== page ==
"To the extent that your honor is considering the release of the transcripts, we would certainly request some kind of protective order," said the doctor's attorney, William Ramsey. "Again, I would not imply that it would be proper to release them at this point. But any sort of disclosure would have to have a protective order based, again, on the publicity of this case."
Prosecutor Wible also mentioned ongoing publicity and widely circulated Internet interest in Alissa's case in objecting to the release of the grand jury testimony.
"I don't think there's any order that this court or any other court can issue -- protective order that keeps stuff from getting on the Internet. There's not," Wible told the judge, according to the hearing transcript.
Too much misunderstanding?
In a phone interview last week, Wible said Alissa's death was "the only one I've seen of that nature" in his 10 years as LaGrange County prosecutor.
The grand jury Wible called then is also the only grand jury he's ever called, he said. Although Shaffer was a suspect, "I was uncertain as to what to charge her with."
He's frustrated with the tenor of outside pressure surrounding the case since Judge VanDerbeck released Shaffer from prison early.
In the previous 24 hours before speaking with a reporter, Wible said, he'd had no fewer than nine phone calls from people around the country calling for him to reopen the case and charge Shaffer with murder, despite the Constitutional protection against double jeopardy that law experts agree would prevent that.
Even though he's only called a grand jury once, Wible defends their use in gauging the credibility of witnesses or taking the temperature of a community standard.
And if grand jury testimony were to become public, he said, it might inhibit the willingness of witnesses to come forward.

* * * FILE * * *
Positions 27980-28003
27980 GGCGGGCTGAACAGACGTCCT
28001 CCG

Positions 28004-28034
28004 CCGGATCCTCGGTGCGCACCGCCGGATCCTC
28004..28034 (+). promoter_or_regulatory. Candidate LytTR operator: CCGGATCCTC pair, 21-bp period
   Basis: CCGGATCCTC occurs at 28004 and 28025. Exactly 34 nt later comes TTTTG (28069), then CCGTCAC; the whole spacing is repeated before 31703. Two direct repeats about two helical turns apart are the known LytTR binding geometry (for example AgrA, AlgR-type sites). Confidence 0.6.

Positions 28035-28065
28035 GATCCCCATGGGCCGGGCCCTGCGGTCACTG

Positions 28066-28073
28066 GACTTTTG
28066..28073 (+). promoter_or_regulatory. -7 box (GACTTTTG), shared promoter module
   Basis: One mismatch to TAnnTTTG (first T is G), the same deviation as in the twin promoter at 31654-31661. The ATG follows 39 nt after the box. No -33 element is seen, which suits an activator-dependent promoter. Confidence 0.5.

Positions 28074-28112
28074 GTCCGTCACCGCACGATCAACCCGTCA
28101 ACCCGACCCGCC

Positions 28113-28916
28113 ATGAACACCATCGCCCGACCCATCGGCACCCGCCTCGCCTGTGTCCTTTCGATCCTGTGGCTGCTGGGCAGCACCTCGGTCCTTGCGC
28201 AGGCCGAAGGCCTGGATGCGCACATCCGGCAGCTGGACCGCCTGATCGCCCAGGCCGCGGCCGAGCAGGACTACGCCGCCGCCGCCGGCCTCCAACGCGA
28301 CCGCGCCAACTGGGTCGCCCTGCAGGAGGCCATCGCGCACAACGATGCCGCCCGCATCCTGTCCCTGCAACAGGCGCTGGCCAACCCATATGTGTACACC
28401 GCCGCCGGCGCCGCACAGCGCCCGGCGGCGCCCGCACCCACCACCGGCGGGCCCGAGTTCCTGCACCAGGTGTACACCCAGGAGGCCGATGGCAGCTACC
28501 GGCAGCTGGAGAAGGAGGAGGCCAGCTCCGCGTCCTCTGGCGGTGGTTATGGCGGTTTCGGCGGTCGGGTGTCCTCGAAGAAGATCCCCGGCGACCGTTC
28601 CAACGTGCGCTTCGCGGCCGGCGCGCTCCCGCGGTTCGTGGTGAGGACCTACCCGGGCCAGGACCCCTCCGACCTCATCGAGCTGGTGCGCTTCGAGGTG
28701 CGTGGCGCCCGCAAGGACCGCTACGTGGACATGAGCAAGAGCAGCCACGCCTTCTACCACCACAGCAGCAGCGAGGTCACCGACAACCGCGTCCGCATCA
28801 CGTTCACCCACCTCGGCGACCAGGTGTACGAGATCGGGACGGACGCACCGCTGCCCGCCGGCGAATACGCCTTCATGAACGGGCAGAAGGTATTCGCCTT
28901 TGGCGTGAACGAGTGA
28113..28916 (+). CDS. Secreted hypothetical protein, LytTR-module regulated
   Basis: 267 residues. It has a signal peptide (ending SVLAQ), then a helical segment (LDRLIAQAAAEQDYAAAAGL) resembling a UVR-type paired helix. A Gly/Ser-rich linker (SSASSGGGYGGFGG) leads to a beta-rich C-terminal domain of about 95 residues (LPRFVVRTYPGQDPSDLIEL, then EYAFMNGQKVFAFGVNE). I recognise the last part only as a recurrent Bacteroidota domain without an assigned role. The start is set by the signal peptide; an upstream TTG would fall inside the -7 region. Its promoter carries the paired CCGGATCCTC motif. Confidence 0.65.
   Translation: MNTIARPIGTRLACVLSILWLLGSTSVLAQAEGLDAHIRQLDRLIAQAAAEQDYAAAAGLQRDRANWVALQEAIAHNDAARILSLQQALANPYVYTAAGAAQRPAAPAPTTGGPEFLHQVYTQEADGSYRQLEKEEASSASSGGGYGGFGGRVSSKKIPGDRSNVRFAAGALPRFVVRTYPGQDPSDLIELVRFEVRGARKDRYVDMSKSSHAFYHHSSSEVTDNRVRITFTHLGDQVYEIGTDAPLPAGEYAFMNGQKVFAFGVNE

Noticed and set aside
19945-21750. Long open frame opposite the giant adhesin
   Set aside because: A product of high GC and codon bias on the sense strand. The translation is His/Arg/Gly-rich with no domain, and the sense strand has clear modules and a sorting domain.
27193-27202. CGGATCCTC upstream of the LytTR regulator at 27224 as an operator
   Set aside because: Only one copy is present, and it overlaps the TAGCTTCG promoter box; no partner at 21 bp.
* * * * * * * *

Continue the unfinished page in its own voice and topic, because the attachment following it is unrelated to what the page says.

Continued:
"He doesn't understand what he's doing," Wible said of Delph's efforts to abolish grand juries and question how special prosecutors are used. "He may be a good conservative Republican, but that doesn't mean he knows what he's talking about."
Wible recently appointed a special prosecutor -- longtime southern Indiana prosecutor Stan Levco -- to investigate a State Board of Accounts audit released a few weeks ago alleging improprieties in county officials' use of hundreds of acres in LaGrange County left to the county by the terms of a trust.
The prosecutor said he couldn't fight public perception either way if he'd handled the case himself, with people generally assuming either that he's friends with other county authorities or that he worried about his own budget being affected.
So Wible approached a well-respected prosecutor from the other end of the state, who agreed to pursue it.
"He will do what he decides to do," Wible said of Levco and the SBOA allegations. "What my county needs out of this whole thing, no matter what he decides, my county needs closure."
'Lens of legitimacy'
Craig Bradley, the Robert A. Lucas professor of law at Indiana University for more than three decades, was a federal prosecutor in an earlier life.
Bradley said last week the Supreme Court has upheld the requirement for all federal charges to come through grand jury indictments, but it has let states choose for themselves how to use grand juries.
In fact, Indiana is known as a non-grand jury state, he said.
Grand juries began in England as a way to prevent a king from deciding on his own whether to charge someone criminally, Bradley said, rather letting six citizens determine culpability.